This is a First Person column by Nabeeha Naqvi who lives in the Greater Toronto Area. For more information about CBC’s First Person stories, please see the FAQ.
When I first held my newborn daughter in my arms, I felt a seismic shift in my priorities.
Although I was a practicing Muslim who prayed daily, fasted for Ramadan and ate only halal, I didn’t wear the hijab and I hadn’t seriously considered it until then. With my daughter, I realized that as a Canadian citizen, she might not be as exposed to her culture or heritage if she didn’t see it in practice. So I decided to lead by example and started wearing the hijab — the head covering worn by many Muslim women.
I made the decision because of how motherhood made me feel about my faith. But I hadn’t realized how pivotal that decision would be for my daughter or myself — and also how it would impact the way the world saw me now.
Most Muslim women, if they choose to wear the hijab, put it on after puberty. However, I was a 30-year-old mother who committed to becoming a hijabi (someone who wears the hijab). My mother and aunts do not wear the hijab so there weren’t any older women in my family to share their experience of what it is actually like to wear a hijab with me.
But I was not worried about my decision because I had not experienced any blatant discrimination while growing up in the Greater Toronto Area, living in the Prairies or working in a small town until that point. I was academically successful, financially well off and didn’t speak with an obvious accent. Perhaps that is why I was completely caught off guard when I was targeted after donning the hijab.
I was walking in downtown Toronto on my way to work when a man crossing over from the other side of the intersection muttered, “The Qur’an is only a minor book in the universe.”
There was no one else besides me at this intersection. Why would this person feel the urge to say something out loud that would be clearly offensive to a Muslim? My hijabi friends were not even surprised when I shared this with them.
It wasn’t like I was unaware of the discrimination the Muslim community can face, but whenever I would come across such stories, I would chalk it up to the location (The U.S. has always been more politically polarized) or the time (Muslims faced increased backlash after 9/11) or dismiss it as isolated incidents. Until it happened again to me. And then again. This time I was driving out of a grocery store parking lot and had my car window down when a man yelled from his car, “Coke is not haram!”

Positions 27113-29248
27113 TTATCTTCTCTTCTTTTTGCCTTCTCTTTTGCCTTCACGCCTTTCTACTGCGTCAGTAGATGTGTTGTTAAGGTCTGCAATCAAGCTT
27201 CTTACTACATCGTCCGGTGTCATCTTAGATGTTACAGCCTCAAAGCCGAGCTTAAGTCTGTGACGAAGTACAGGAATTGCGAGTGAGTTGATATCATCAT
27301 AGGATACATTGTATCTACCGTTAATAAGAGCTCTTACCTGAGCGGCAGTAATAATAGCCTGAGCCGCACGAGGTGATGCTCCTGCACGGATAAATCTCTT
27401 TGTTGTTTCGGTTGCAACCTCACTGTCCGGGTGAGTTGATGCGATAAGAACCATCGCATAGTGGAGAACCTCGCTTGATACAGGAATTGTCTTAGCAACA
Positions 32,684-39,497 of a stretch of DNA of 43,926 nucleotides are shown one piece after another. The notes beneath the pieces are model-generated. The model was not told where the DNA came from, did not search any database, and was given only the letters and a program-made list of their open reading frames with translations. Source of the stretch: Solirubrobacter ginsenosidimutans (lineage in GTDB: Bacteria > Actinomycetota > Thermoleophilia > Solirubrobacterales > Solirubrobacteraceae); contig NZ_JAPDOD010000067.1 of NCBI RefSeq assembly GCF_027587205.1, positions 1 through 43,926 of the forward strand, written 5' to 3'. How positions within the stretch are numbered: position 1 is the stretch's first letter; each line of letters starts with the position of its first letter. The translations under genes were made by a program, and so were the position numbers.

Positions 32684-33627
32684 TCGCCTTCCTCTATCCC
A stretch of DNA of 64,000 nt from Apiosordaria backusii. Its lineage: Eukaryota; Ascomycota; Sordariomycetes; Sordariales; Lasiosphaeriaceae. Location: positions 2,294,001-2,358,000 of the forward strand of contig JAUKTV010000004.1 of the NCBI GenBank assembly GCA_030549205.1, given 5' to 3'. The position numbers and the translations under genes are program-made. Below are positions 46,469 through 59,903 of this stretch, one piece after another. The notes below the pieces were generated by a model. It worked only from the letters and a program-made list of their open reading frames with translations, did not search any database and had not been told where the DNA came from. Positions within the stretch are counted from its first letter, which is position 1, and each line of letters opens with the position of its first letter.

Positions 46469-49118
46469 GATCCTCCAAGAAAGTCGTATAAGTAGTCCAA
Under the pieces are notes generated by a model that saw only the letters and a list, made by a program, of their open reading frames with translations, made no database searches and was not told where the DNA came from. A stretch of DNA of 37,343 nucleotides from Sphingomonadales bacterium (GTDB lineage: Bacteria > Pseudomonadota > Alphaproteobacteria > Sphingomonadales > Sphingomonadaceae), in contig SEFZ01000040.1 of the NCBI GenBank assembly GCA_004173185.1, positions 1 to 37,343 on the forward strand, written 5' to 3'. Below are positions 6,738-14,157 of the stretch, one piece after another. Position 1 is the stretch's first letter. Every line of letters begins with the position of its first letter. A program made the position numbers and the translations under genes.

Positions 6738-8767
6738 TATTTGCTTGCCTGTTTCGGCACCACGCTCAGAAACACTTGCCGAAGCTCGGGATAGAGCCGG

Such incidents are jarring because it’s made me aware that I enjoyed a certain privilege since I could blend in before I wore the hijab.
Now, even though I’m the same person who loves Netflix shows and potato chips, the world sees me differently. I am first and foremost a Muslim to them, even to others in my community.
One time, I came across a hijabi student who wasn’t feeling well and was trying to nap on a small bench in one of the quieter areas of the hospital where I worked. She visibly relaxed when she saw me and even asked me to check if she was running a temperature. Another time, a Muslim man asked me in the elevator line up if there was a prayer room in the hospital. I know those encounters would likely not have happened if I was not wearing the hijab and I appreciate this acknowledgement and trust shown in me.
I also feel the responsibility of representing a “good” Muslim image. For example, I am careful not to use crude language in public, even with friends and family. And I am more aware of my surroundings to avoid unnecessary attention.
I am glad to know all of this because now I can parent my daughter differently. I want her to wear the hijab, and I hope that by seeing me choose to wear it, she will want to do the same.
If she complains that it’s hard being a hijabi because people assume she’s oppressed or an extremist, I can actually relate to her — and let her know why she should still choose to wear it.
Like other parents bringing up daughters in the era of social media likes, I want my daughter to know that regardless of her hair, skin colour, size or how bad her teenage acne is, it’s her intelligence, kindness and generosity that truly matters. Being pretty may win the popularity contest, but life-long friendships are based on mutual respect and appreciation of each other’s inner qualities and not outward markers of faith like the hijab.
I worry about the message some hijabi social media influencers send when they take off their hijab perhaps because of the pressure they might feel to assimilate. I want my daughter to have hijabi role models, and representation matters. For us, it starts at home.
I hope when she sees that her mother has a fulfilling career, loving marriage, and supportive friends, she will know that the happy, thriving Muslim woman is not a myth.
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